When viewing a certain kind of action film – one starring Arnold Schwarzeneggar – you make a decision on what lens you adopt to view the film through. As a critic, one generally views each and every film equally and considers its place in the film world, what other films it branches from and whether or not it earns its place in a cinemagoers world – two hours of their time. The other viewpoint is, and I borrow this from the lexicon as established from three decades of action film fans, as An Arnie Film.
It’s something that has kept viewers comfortable in their cinema seats and VHS tapes worn completely at the heads. Like an AC/DC record or a PG Wodehouse novel, you go in knowing completely what to expect and deliberations otherwise are borderline nonsensical. Schwarzeneggar himself, coming off the back of The Expendables 2, is desperate for a hit, something to recapture the glory days of old. His last truly great film was Terminator 2 and that was released in 1991 (End of Days was good, I think, but I can’t trust my memory to make the call.)
Serving as a Governor will certainly put a halt on your movie roles and one wonders why he’s bothering coming back so late in the day. Arnie, noting his recent headlines of fathering a lovechild, strikes me as a man one would not hurriedly describe as modest so perhaps it’s an arrogance to prove himself one more given Dwayne Johnson is currently annihilating the competition in the badass stakes.
It’s two-thirds of An Arnie Film. The first act is a forty-odd minute stanza that introduces FBI Agent John Bannister (Forest Whittaker) on the hunt for the killer Gabriel Cortez (Eduardo Noriega). It’s a thrilling sequence that is amplified through solid camerawork and editing that’s not strictly join-the-dots, unlike so many action films of late. We’re introduced to Ray as a support character initially; killing time in the local dusty café and offering sage advice to the young inept officer that wants to make it big. A couple of worrisome thugs (minor spoiler) kill off an inconvenient farmer that’s putting a stop to their plans of assistance for Cortez and Ray becomes worried. From here you can guess what happens. Kim works the humour in well, such as the brief scene where Ray instructs his citizens to run for cover as they relax in the diner.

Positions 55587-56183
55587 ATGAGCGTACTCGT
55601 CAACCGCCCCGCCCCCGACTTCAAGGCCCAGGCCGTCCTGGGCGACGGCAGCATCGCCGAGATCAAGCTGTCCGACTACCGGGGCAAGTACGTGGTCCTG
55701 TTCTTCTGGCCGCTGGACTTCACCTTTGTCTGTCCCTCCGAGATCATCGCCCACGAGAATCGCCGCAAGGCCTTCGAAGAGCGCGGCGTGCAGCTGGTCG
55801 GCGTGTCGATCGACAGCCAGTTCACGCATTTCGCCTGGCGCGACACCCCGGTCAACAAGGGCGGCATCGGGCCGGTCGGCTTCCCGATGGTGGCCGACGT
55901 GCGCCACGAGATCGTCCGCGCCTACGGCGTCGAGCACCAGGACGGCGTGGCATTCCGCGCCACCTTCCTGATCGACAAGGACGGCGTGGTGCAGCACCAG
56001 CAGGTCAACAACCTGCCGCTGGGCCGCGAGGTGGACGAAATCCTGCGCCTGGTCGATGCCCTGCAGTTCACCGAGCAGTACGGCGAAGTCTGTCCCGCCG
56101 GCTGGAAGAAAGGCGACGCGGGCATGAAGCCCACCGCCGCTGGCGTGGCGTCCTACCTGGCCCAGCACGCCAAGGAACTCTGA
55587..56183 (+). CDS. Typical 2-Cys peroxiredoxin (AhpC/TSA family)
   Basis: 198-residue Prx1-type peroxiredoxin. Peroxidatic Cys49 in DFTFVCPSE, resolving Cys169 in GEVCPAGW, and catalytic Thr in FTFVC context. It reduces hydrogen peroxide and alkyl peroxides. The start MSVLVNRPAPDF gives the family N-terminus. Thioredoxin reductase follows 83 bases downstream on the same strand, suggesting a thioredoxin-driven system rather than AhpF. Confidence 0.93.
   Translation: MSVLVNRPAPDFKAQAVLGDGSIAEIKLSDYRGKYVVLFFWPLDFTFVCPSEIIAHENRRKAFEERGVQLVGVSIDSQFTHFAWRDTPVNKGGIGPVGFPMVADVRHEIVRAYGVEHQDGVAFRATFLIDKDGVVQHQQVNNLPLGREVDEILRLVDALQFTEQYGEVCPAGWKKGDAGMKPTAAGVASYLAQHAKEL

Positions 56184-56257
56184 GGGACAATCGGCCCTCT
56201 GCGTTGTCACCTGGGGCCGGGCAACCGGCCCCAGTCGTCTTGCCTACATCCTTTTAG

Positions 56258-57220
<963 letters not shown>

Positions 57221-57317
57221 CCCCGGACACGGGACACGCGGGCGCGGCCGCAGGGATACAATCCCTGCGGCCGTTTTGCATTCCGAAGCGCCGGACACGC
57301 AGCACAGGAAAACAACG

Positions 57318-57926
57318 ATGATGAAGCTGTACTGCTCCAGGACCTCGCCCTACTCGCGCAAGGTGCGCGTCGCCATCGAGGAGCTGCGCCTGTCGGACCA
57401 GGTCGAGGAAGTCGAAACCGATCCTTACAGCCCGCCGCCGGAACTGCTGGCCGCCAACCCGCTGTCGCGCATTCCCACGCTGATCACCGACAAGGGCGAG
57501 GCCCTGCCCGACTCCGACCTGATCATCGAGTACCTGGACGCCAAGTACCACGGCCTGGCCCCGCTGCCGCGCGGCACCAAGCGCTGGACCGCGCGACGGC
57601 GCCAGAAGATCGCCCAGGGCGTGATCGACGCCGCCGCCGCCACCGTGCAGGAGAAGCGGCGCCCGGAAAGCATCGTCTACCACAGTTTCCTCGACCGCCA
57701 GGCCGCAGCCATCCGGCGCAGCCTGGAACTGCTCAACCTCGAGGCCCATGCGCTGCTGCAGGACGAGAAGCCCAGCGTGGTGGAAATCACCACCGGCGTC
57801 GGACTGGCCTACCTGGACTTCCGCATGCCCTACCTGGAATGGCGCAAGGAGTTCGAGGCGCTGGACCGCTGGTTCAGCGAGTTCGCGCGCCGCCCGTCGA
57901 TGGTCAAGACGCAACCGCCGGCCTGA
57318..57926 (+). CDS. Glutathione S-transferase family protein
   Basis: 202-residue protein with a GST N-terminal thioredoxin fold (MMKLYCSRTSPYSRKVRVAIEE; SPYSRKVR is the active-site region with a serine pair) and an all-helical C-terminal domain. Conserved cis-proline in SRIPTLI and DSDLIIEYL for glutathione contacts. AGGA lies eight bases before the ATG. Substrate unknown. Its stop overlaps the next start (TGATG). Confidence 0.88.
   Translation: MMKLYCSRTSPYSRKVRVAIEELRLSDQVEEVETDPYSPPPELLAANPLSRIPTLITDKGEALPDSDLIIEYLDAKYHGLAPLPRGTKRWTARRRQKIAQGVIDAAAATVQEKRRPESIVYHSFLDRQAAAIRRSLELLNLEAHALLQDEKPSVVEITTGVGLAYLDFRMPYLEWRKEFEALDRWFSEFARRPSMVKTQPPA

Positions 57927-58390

For starters, yes Arnie has (mostly) lost it. He’s still kicking ass and taking names but the age has wearied him and his face is certainly showing it. (Director Jee-woon Kim wisely instructs him to keep his shirt on at all times.) This time around he’s playing Ray Owens, a by-the-books county sheriff of Sommerton Junction. There’s a serial killer on the loose that’s trying to reach the Mexican border and he’s planning on travelling through Sommerton to reach it. You guessed it – this is one serial killer that messed with the wrong sheriff.
What it is however is one of Arnie’s most fun films thus far in his whole catalogue. Gone is the campy, cringe-worthy nature that dogged so many of his bizarre late 90’s film choices. We’re given a trim, succulent cut of action that is a refreshing beat in the numbskullery dumbass past decade. Where Snyder has given us visually impressive but otherwise dull pieces and every director fails to acknowledge the rule of Don’t Adapt Video Games, The Last Stand emerges as one of the more accessible, more inclusive films of recent time. It harks back to the violence and stunts of the 70s and 80s and we get to cheer along as Arnie shoots a guy in the face as he tackles him off a roof. Luis Guzman emerges as the standout, surprisingly, as Ray’s deputy Mike. He’s in usual Guzman Mode, acting the warm ignored stubborn fool, and it plays fantastically off Arnie’s coldness.
One wonders how much longer Schwarzeneggar can keep doing this. He’s cashing in on his legend (or, Hollywood is) and he needs to keep working with good directors if he’s to maintain any plans for longevity. Unlike the ageing Bill Murray, who has found a second resurgence through drama, Arnie isn’t awarded such options due to his incredible lack of any acting ability. Action is literally the only genre that will reward bad acting (if you have muscles) and there’s only so many years you can keep playing that same game when you’re pushing seventy.
A supporting cast consisting of Forest Whitaker, Peter Stormare, Luis Guzman and a smartly tiny role for Johnny Knoxville help to create a fun atmosphere that makes up for the awful, awful acting by the leads. There’s a few standout scenes and the film ends on a set piece – one mother of a shootout in Summerton’s main streets – but overall the impact is of a friendly hug by an old friend you haven’t seen for twenty years. That’s not exactly a bad thing, especially if you’re a fan of the 80’s action hero himself, but for An Arnie Film one hopes for a little more.
Nicholas Brodie - follow Nick on Twitter here: @fodusempire
Released on the 21st of February 2013